British Airways will use its new 'Know Me' program to google customers before they fly. The primary aim is to find images of passengers so that staff can recognise their faces on arrival and offer a more personalised customer service.
The program is targeted predominantly at 'high-profile travellers' such as chief executives of financial companies according to Jo Boswell, BA's head of revenue and customer analysis. However, any British Airways passenger could be googled as the scheme aims to personally greet 4,500 customers a day by the end of 2012. Flyers should expect searches to be made prior to the flight and for search results such as images and complaint history to be forwarded to BA customer service agents, senior cabin crew and check-in staff via iPads.
The scheme promises passengers a more proactive service, especially if you have had problems with airlines in the past. Currently customers are identified at check-in, and their credentials are subsequently sent to the cabin crew on the aircraft. 'Know Me' is intended to improve the efficiency of this procedure and to help staff deal with complaints. Jo Boswell declared that 'solving problems at the point of failure is a lot more powerful than waiting until after the event.'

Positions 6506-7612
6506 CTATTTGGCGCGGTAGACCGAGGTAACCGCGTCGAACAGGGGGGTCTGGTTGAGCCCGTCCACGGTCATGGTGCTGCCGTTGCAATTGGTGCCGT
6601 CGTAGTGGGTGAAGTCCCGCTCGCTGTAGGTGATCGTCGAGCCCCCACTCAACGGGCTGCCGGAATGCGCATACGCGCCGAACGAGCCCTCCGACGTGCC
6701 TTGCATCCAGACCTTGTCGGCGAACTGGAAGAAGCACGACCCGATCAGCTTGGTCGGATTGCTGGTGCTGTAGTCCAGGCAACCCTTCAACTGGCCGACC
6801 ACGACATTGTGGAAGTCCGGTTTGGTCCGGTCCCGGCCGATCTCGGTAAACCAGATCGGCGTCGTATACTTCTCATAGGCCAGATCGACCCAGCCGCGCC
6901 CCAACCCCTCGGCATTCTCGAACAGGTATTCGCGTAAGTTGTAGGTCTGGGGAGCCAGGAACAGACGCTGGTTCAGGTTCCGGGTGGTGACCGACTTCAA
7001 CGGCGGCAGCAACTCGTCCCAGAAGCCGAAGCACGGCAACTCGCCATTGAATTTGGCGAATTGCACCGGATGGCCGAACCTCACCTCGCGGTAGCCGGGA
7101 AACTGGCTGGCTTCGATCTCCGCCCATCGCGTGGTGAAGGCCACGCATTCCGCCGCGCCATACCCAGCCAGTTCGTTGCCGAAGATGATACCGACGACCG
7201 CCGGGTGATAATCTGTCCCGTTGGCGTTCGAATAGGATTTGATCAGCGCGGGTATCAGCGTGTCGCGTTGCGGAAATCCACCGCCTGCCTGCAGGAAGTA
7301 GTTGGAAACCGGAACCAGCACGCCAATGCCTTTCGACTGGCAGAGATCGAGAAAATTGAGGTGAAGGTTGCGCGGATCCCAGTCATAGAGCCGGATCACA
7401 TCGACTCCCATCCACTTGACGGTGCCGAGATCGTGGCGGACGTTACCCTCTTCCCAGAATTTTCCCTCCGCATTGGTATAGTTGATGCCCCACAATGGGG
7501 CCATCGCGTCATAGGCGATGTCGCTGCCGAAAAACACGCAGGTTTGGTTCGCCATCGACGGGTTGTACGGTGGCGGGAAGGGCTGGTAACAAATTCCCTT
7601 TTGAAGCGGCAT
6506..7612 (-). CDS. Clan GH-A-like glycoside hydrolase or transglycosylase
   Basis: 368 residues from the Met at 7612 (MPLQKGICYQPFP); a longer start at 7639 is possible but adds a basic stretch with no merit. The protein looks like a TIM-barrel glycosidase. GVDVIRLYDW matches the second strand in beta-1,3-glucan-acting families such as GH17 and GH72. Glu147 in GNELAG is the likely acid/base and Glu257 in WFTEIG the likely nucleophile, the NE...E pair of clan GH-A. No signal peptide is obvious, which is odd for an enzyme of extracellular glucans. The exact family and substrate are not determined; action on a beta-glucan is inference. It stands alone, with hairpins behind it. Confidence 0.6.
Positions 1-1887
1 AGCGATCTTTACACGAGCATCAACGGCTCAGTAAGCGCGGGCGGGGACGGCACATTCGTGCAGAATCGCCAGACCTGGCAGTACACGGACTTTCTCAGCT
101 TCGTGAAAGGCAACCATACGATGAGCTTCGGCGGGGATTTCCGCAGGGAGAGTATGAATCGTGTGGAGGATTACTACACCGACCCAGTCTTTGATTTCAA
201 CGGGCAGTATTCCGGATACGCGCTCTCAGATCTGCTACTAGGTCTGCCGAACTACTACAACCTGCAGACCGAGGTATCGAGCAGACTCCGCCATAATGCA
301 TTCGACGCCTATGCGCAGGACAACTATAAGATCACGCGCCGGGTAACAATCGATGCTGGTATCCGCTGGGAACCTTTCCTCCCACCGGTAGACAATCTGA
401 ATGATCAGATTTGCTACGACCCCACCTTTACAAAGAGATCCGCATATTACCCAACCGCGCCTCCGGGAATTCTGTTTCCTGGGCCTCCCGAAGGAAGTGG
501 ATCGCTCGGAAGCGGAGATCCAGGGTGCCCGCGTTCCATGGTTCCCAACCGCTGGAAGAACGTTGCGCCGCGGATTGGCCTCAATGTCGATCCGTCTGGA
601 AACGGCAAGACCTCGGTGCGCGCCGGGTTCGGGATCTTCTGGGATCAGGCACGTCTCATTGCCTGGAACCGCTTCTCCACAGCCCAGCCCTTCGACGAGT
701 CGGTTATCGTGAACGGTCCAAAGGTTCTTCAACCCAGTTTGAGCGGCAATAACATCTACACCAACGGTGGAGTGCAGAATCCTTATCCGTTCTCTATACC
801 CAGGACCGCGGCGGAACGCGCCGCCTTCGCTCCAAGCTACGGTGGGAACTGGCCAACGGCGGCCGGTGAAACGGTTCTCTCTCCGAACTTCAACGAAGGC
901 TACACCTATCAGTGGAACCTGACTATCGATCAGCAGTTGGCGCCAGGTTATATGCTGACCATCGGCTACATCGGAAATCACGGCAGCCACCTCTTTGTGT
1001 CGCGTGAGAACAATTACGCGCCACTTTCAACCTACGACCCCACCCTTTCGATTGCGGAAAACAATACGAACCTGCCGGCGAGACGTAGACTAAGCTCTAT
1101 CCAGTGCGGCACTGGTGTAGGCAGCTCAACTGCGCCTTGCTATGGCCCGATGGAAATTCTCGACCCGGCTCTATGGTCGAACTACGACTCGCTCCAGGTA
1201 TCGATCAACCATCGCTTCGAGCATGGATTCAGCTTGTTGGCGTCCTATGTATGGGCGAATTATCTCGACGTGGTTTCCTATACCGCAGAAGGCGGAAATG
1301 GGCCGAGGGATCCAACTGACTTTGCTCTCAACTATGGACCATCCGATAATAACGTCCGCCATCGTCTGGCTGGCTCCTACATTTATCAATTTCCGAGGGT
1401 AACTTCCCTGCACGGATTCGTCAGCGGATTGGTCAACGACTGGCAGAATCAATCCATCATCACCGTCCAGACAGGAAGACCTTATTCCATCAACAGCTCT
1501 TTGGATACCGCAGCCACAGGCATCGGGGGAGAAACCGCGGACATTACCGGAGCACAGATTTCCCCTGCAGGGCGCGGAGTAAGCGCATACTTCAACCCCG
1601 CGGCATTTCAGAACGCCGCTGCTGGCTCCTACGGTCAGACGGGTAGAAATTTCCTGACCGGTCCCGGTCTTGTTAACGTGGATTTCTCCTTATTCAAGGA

Nevertheless, a number of complaints have been raised by privacy groups arguing that it is a breach of travellers' privacy and that customers' private information should only be accessed when needed. BA has responded promising travellers that: 'We are entirely compliant with the UK Data Protection Act and would never breach that.'
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